Third Space Thinking

ASCJ 420, Section 21935R

Professional Effectiveness: Building a Career through Third Space Thinking
Wednesdays, 6:30-8:10pm

Third Space Thinking is a communication-driven toolkit for solving problems. The toolkit is borne out of USC research which discovered that the single greatest competitive challenge corporations face today is recruiting a new skillset – not engineering skills nor business skills – but rather a third space of skills marked by communication and collaboration acumen. Students educated in Third Space Thinking will be skilled in group problem solving and communication effectiveness. This course builds skill in the five Third Space attributes. They are:

  1. Adaptability: Demonstrate mental agility and tolerance for risk in ambiguous situations; be flexible when handling change and less likely to rely on legacy solutions. Think beyond black-and-white to the gray areas, and ask expansive, unexpected questions that lead to better solutions.
  2. Cultural Competence: Have a capacity to think, act and move across multiple boundaries of functions, silos and global cultures, including the sometimes insular worlds of engineering, law, and business.
  3. Empathy: Formally listen to the needs of the people involved the ecosystem a product/service. Demonstrate emotional intelligence and effective listening and collaboration skills. Consider and include the views of others across a variety of disciplines, cultures and perspectives.
  4. Intellectual Curiosity: Asking questions makes the invisible visible. Have a deep hunger to learn and grow. Show a desire to dig deep – to be creative and willing to risk and experiment in order to learn. Ask questions in structured format.
  5. 360 Degree Thinking: Think holistically – understand the full ecosystem of a problem across time and multiple touchpoints, recognize patterns, and make imaginative leaps based on those patterns.

Students will build ACEIT skills via in class exercises and assignments. And students will use TST’s human-centric problem solving tools to develop solutions for a real world partner who will participate in the class – such as a campus entity. Requirements: This is a 2-unit course for letter grade. Each week students will receive a combination of short lectures, ACEIT exercises, and problem solving exercises. Students will work in teams to create a final class project using the TST tools.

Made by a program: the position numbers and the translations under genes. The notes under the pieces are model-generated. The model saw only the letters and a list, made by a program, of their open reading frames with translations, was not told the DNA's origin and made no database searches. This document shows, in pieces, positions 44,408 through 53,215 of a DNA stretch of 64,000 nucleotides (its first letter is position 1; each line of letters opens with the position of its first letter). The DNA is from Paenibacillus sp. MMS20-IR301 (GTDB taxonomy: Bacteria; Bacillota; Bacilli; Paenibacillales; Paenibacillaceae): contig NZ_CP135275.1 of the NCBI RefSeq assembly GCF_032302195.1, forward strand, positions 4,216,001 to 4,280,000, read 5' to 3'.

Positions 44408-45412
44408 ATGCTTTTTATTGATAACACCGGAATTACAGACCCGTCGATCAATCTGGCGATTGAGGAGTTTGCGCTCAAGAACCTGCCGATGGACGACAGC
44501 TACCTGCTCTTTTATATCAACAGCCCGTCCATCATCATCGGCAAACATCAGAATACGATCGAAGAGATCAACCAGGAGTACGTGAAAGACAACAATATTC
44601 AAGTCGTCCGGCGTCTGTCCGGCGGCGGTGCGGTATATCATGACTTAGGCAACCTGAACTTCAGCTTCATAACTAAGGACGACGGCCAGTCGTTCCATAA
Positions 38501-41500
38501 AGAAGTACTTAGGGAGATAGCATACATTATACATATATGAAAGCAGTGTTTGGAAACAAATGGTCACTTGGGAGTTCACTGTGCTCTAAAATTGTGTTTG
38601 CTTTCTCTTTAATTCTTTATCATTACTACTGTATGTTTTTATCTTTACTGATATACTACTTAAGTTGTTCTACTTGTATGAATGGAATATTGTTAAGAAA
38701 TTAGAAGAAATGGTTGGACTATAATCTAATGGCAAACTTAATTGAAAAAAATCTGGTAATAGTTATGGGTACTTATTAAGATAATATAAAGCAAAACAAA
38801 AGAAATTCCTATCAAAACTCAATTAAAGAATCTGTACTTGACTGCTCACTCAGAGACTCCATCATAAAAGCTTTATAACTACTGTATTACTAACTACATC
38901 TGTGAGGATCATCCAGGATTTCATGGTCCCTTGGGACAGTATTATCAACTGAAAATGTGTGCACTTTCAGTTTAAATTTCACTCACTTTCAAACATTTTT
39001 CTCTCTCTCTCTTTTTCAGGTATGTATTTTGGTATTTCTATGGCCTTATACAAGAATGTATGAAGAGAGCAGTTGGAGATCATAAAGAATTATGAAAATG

Chris Swain is an entrepreneur, designer, author, and founding member of the strategic design firm R/GA Interactive in NYC (www.rga.com). R/GA grew from 4 people to over 200 designers, engineers, and artists and $0 to over $50mm in annual revenue during his time with the company. R/GA now has 14 offices on four continents and over 1800 employees. Chris led strategic design initiatives for clients that include: Intel, IBM, Sony, AT&T, Disney, NASDAQ, Kodak, Enterprise Rent-A-Car, Warner Brothers, Discovery, BBC, and many others. Chris is also a longtime USC faculty member. At USC he co-founded the Electronic Arts Game Innovation Lab and was one the original game faculty at the university. Via his lab Chris explored play mechanics in a research setting. He developed methodology to solve hard UX problems with original play mechanics. His thesis students have gone on to win multiple Game of the Year Awards in industry. Chris led many other projects at USC including for Rockefeller Foundation, Gates Foundation, Annenberg Center, LA Times, and the US National Counterterrorism Center. His USC lab project, The Redistricting Game, is a staple in the redistricting reform community. His game, Ecotopia, was created in collaboration with Conservation International and translated in-game actions by players into real world impact – specifically in into thousands of trees being planted in the Brazilian rain forest. In industry, Chris led game projects for companies that include: Microsoft, Sony, Disney, Activision, NBC, MTV, Game Show Network, Turner Network Television, and others. His game projects have won over two dozen design awards. Notable games include the world’s first massively multiplayer casual game NetWits – original IP which Swain sold to the Microsoft Network; Multiplayer Jeopardy!; and Multiplayer Wheel of Fortune. The Jeopardy! and Wheel of Fortune games were landmark hits for Sony Online that helped establish the then new, business of online casual games. Chris created Cred.FM which was a venture funded music discovery network built on the Youtube platform.